The third book in the Heloise Chancey Mystery series, called The Death of Me (Legend Press 2019), follows She Be Damned and A Necessary Murder, all written by crime writer M.J. Tjia. This novel, somewhat slimmer than its predecessors but just as tightly crafted, is a stand-alone story but nevertheless resolves many of the ongoing mysteries of the first two books, particularly those surrounding Heloise’s Chinese maid, Amah Li Leen. In fact, in this book every second chapter is devoted to Amah’s perspective, as her past catches up with her as she goes on her own adventure.
Set again in the mid 1800’s (1864), courtesan and private amateur detective Heloise Chancey is required to go undercover to spy on various suspects surrounding an elaborate assassination plot. As she travels between London and Paris, Heloise must use all her powers of perception – and her feminine wiles – to uncover the truth about deadly bomb attacks and political conspiracies.
In a departure from the previous books, Amah has her own completely separate storyline. While Heloise assumes Amah is waiting patiently at home, brooding over their postponed trip to Venice, Amah is actually drawn into a dangerous kidnapping and blackmail plot that threatens her life and reveals many secrets from her past.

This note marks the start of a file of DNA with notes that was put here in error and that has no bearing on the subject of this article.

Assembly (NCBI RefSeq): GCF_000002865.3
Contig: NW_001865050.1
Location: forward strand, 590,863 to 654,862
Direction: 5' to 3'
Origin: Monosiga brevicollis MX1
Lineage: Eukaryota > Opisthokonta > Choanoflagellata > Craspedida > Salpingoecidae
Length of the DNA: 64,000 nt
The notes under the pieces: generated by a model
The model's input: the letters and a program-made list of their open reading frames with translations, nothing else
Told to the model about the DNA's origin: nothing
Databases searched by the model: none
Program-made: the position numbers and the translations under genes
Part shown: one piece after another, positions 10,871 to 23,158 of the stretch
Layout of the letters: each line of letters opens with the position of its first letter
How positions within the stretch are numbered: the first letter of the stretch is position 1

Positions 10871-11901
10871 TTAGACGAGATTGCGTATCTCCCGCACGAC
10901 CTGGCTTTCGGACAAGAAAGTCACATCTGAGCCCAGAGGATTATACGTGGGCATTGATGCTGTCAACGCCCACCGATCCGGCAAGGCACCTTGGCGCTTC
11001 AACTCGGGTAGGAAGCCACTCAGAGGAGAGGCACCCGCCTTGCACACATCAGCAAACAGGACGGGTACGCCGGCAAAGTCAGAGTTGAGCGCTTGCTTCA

M.J. Tjia writes historical crime fiction with a feminist agenda and a sharply attuned ear to racial discrimination and stereotypes. Her protagonists are strong women who wield their power with poise and grace under pressure; women who have survived difficult and traumatic pasts and who now determine their own fates. The Death of Me is written in lyrical and descriptive language with dialogue true to the time. The characters and their circumstances feel authentic. This whole series would make a perfect Sherlock Holmes type mini-series, with a similar immersion into the costumes, food, transport, living conditions, manners, hypocrisies, deprivations and excesses of the time. Tense, witty and sharply observed.